[Advaita-l] RE: Sankaracharya
svidyasankar at hotmail.com
Tue Apr 13 16:22:09 CDT 2004
> >>Even Kanchi Paramacharya has described the beauty of Madaviya Sankara
> >>Vijayam in his lectures, which were later translated and printed in the
> >>"Adi Sankara: His Life and Times". His Holiness did not get into the
> >>subject of whether the book was written by Swami Vidyaranya or not.
>I do not know where you are reading from.
I agreed with you that he did not get into the authorship question. However,
since you brought it up anyway, I discussed the other side of the story.
After all, the first people to question the authorship of the Madhaviya were
affiliated with the Kanchi Matha.
>Let me know what has not been critically analyzed to promote this
>controversy. Each statement by the followers of both the mutts, have been
>CAREFULLY TWISTED to find evidence against the argument. Welcome to the
>tradition of Maya...
I beg to differ. Proper critical analysis does not require twisting of
statements. When I say critical analysis, I refer to careful and exact
reading, followed by evaluation and comments. I do not mean critical in the
sense of simply finding fault.
>I do not want to start another controversy here. What is believed about
>Sadasiva Brahmendra is that he lived for many centuries. That was one of
>reasons he is still the biggest mystic of His times as well as our times.
Be that as it may, it still does not help one reconcile the problem of
dates. If I remember right, Gururatnamalika gives a date of 1565 for the
passing away of Paramasivendra Sarasvati. You call for examining concrete
evidence. Well, there are inscriptions in Tanjavur, of grants given in the
mid-1700's to Brahmana scholars who were co-students of Sadasiva Brahmendra.
Now, one may believe that Brahmendra lived for many centuries, but surely,
he should have been an old yogi in the 1700's, not young enough to be still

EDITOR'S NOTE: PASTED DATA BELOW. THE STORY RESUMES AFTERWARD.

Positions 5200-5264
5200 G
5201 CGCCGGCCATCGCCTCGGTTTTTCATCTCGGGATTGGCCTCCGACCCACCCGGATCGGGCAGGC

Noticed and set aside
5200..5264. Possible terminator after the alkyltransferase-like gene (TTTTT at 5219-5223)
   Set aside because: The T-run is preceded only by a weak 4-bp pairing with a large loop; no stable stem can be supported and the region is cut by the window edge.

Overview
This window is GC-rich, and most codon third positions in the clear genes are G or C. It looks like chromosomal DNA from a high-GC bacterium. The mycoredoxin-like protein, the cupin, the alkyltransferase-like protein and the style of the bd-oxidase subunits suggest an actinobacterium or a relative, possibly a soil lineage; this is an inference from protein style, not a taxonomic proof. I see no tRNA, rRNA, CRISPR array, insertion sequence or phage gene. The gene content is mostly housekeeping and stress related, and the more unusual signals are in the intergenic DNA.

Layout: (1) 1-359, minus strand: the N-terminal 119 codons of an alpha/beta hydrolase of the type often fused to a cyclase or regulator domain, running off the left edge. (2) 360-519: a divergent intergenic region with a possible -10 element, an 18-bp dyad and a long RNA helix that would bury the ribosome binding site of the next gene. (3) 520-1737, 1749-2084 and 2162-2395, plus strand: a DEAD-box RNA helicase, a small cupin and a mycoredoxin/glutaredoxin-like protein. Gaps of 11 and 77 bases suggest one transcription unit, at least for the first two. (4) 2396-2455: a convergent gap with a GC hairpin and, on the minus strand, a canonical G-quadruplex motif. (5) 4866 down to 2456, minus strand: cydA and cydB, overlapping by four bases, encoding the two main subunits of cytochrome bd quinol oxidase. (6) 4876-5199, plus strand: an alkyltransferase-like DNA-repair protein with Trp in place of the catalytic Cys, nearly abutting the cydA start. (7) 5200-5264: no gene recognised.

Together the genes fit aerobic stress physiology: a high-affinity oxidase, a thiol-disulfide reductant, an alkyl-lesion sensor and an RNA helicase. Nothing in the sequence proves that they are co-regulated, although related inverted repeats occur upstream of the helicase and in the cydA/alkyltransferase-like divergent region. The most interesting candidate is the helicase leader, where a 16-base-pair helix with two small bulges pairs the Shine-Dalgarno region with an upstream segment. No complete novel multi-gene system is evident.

attending a Veda Pathasala. On the other hand, if he was a young boy in the
early 1700's, his guru, Paramasivendra Sarasvati, could not have lived in
the 1500's. It is a simple matter of common sense here, not controversy.
>When people seem to have evidence to prove Sri. Bhagavadpada lived 1200
>years ago, they do not have the exact date for an event which happened 200
That Adi Sankara lived about 1200 years ago, not 2500 years ago, is based on
inferential arguments, not on concrete material evidence. In any case, this
pitting of 1200 vs. 200 years is an invalid argument. An excavation may
unearth a fossil dating back to millions of years, the date being arrived at
by inference, but we may never know the days and times of birth of our
great-grandmothers, due to lack of birth certificates. Nevertheless, we do
know the approximate period during which our great-grandmothers may have
lived, don't we?
>I do not want us to get into perpetual arguments. Anybody can believe in
>anything, that is the beauty of tradition and faith.
The point is that one can have faith and tradition, but one doesn't have to
pit them against good reason. It does not have to be a matter of faith that
Adi Sankara lived 2500 years ago. That is all.
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